All samples were checked for DNA integrity by amplifying β-globin as a housekeeping gene. Primer sequences and the size of polymerase chain reaction (PCR) products for β-globin and HPV-DNA analyses are listed in Table 1. The DNA samples with positive test results for β-globin DNA by PCR analysis were subsequently studied using consensus primers MY09 and MY11. The primer sequences were the same as those previously reported by Resnick et al,8 flanking the conserved region L1 open reading frame that was found in a broad spectrum of HPV. The PCR analysis was performed by denaturation of the samples at 94°C for 5 minutes before the addition of 2.5 U of thermostable Taq polymerase, which was then followed by 35 cycles of amplification. A final extension of 7 minutes completed the last cycle. The PCR products were analyzed by electrophoresis and visualized on a UV light transilluminator. To further confirm the PCR products amplified by MY09 and MY11 primers and to overcome the possible false-negative result for HPV detection potentially caused by DNA degradation in aging archival paraffin-embedded tissues, we also used a second PCR-based strategy with another pair of primers, GP05 and GP06, franking a shorter fragment (150 base pairs [bp]) within the L1 open reading frame in supplementary analyses for all cases and control specimens (Table 1).
Catalyzed reporter deposition in situ hybridization was then used to determine the type of HPV and to localize the tissue sections of the samples that were positive for HPV L1 by PCR. If the type of HPV was beyond the detection of in situ hybridization using the HPV-6, -11, -16, and -18 probes, the HPV type was then determined by results of a linear array HPV genotyping test (Roche Diagnostics GmbH, Mannheim, Germany).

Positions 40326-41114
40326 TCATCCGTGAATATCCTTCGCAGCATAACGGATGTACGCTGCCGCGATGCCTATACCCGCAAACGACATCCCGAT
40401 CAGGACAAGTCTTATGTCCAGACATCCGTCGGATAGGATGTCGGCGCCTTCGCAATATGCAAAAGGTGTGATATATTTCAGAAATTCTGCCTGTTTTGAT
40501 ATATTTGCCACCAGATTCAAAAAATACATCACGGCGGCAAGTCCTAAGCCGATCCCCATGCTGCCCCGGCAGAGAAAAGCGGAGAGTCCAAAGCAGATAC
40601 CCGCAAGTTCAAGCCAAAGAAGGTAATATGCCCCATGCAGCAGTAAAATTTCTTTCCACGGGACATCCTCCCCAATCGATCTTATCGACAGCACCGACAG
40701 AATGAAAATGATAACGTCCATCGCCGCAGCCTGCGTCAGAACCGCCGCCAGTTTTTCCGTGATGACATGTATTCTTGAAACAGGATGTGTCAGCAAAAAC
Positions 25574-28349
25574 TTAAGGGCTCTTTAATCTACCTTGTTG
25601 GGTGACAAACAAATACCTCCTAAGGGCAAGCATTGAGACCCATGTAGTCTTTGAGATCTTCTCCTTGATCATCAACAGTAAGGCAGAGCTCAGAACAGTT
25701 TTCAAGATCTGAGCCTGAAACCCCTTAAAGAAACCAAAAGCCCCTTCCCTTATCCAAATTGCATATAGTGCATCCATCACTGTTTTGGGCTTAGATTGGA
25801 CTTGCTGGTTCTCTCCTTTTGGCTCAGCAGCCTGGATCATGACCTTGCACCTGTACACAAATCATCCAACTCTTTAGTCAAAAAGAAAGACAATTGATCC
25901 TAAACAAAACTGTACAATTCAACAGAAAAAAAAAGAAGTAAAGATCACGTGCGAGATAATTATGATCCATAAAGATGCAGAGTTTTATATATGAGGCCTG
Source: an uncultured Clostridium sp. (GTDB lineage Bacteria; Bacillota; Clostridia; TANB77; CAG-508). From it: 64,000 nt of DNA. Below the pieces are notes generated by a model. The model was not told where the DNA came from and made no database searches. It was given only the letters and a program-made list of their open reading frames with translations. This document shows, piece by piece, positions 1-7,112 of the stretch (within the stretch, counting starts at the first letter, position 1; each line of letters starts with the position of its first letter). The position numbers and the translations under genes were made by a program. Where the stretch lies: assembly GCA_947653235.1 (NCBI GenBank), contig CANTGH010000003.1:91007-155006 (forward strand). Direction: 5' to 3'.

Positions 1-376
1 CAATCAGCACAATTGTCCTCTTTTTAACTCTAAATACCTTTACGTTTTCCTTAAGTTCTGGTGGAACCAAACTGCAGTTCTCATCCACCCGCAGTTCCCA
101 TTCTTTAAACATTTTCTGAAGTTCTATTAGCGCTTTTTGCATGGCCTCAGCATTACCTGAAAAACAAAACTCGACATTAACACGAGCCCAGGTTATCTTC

Whole genomes of HPV-6, -11, -16, and -18 cloned into a 2743-bp pGEM II plasmid (Promega Corporation, Fitchburg, Wisconsin) were used as DNA templates. The sequences of the consensus primers were identified according to the similarity of DNA sequences flanking the segments of the noncoding regions described by Huang et al.9 A 50-μL PCR reaction mixture was prepared using 25 ng of DNA template, 1.5mM magnesium chloride, 0.5μM of each primer, 5 U of Taq DNA polymerase, and deoxyribonucleotide triphosphates. The concentrations of deoxyadenosine triphosphate, deoxythymidine triphosphate, deoxycytidine triphosphate, and deoxyguanosine triphosphate were 200μM each in the reaction mixture, but 10% of the deoxythymidine triphosphate was substituted with DIG-16-deoxyuridine triphosphate (Roche Diagnostics GmbH). The reaction mixture was denatured at 94°C for 5 minutes, followed by 35 amplification cycles. The final product was cooled down to 4°C after the reaction, followed by purification using a PCR purification kit (QIAGEN GmbH), and was diluted to 3.0 ng/μL with DNA in situ hybridization solution (DAKO, Carpinteria, California).